GOOD

Making Sense of the Shocking Stabbing of a U.S. Ambassador

The extremist activist who assaulted Mark Lippert last week had longstanding grievances against the U.S. that many South Koreans share.

U.S. Ambassador Mark Lippert heads for the hospital in Seoul after the attack. Kim Ju-sung/Yonhap/AP Photo

For many Americans, news of a knife attack on U.S. Ambassador to South Korea Mark Lippert in Seoul last Thursday came as a shock. Given the strong, longstanding relationship between our two nations, it may seem like there’s no rational explanation for such a violent attack. Stories covering Lippert’s recovery from the deep gash to his face and five wounds in his left arm (none of which did any serious damage), yet going into very little detail on his assailant, a 55-year-old South Korean man named Kim Ki-Jong, have only increased that sense of mystery. The result has been the impression that Ki-Jong was a shocking aberration, an unstable agent with a violent history being manipulated by the sinister North Korea—South Korean police have been quick to point out that the assailant visited North Korea seven times between 1999 and 2007, and North Korea’s giddy and self-righteous coverage of the attack is suspect.

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The Good News About Cuba is Bad News for the FBI’s Most Wanted Woman

What normalizaton of U.S.-Cuba relations means for the Feds’ epic pursuit of an exiled Black Panther.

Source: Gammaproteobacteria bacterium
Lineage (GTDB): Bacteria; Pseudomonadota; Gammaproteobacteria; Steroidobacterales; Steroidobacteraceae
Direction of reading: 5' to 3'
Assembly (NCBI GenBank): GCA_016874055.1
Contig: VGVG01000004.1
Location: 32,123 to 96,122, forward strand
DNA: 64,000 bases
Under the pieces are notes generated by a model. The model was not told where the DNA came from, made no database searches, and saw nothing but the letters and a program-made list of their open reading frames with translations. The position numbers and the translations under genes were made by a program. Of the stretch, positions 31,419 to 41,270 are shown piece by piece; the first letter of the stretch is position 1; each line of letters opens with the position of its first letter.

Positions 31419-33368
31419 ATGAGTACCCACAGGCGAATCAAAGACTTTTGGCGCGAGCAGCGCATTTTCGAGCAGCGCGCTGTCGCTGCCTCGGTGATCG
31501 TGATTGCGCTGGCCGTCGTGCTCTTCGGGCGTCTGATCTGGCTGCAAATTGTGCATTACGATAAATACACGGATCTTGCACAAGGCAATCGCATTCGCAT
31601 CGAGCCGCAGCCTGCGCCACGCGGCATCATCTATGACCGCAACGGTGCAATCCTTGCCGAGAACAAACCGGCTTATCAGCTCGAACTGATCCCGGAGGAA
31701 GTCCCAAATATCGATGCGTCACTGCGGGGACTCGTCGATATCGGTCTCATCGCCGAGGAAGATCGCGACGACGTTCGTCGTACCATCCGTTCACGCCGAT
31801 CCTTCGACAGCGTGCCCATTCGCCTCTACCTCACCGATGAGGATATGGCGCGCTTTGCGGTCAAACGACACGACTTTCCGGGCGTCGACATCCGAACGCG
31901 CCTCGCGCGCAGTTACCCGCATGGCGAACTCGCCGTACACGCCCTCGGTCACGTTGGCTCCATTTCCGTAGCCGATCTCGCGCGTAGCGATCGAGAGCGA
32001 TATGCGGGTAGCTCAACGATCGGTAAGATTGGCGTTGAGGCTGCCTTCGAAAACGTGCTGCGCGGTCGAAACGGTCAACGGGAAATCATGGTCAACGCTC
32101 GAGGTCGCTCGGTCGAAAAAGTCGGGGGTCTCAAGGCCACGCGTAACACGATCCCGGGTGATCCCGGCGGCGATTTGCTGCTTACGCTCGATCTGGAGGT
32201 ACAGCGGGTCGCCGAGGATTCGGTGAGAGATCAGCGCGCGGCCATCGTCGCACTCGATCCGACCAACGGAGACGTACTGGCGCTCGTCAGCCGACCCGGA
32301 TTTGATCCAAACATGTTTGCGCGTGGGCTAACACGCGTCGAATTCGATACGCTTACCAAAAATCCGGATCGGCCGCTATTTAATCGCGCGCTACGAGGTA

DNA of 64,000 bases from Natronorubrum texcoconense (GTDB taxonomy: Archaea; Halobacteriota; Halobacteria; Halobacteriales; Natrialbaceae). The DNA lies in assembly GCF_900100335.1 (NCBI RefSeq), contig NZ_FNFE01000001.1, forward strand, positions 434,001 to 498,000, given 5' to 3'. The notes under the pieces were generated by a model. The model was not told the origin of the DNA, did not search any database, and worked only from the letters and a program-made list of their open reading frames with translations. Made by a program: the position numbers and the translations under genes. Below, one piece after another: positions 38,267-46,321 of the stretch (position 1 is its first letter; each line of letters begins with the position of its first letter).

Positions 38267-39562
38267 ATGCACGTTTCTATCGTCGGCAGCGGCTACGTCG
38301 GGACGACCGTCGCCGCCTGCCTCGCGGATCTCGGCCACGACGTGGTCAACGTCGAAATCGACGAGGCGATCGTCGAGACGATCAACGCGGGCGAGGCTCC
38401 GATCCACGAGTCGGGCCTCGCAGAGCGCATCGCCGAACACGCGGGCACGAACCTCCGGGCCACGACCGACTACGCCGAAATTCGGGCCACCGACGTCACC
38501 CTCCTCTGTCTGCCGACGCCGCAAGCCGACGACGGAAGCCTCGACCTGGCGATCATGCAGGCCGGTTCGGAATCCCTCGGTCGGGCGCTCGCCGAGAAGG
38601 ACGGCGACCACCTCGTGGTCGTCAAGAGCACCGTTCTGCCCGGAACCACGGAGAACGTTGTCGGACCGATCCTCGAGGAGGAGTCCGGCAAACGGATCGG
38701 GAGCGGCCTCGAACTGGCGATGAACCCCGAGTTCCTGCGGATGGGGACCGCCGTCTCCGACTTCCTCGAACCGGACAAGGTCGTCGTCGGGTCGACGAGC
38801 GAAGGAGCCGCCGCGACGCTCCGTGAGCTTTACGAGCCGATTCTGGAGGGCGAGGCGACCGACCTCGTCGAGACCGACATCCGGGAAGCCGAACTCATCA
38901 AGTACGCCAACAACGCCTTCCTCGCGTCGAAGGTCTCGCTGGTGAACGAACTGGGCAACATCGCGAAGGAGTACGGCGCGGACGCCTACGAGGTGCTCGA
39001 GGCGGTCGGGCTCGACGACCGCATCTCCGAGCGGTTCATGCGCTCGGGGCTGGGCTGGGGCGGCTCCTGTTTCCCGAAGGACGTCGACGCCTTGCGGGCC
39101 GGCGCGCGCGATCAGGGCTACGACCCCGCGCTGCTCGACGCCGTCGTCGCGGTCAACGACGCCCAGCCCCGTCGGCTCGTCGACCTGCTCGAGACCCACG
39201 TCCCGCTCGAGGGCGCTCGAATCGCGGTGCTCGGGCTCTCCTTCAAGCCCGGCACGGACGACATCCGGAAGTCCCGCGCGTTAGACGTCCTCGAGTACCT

Photo by Flickr user dignidadrebelde.

When President Obama announced that the U.S. was preparing to restore diplomatic relations with Cuba on Wednesday, the news provoked mixed reactions – opponents of the Castro government were dismayed and some Cuban immigrants celebrated, eager to return home. And yet, one name kept reappearing over and over in ancillary discussions on the lifting of the embargo: Assata.

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Food for Thinkers: Sputnik Hotdogs

Space archaeologist Dr. Alice Gorman looks at the cultural history of food shaped like spacecraft.


Dr. Alice Gorman is a space archaeologist at Flinders University in Adelaide, Australia, and the author of an excellent blog, Space Age Archaeology, where she posts about extra-terrestrial mining, abandoned Venusian probes, space beer, and more.

As part of Food For Thinkers, Gorman has turned her attention to the edible culture of the space age, with a post about "the influence space exploration has had on terrestrial food." In particular, she is interested in the history of food shaped like Sputnik: recipes and dishes that, she writes "can be regarded as a sort of performance, half way between tangible and intangible heritage, as they exist only in the moment of their manufacture and disappear in the act of consumption." She writes:

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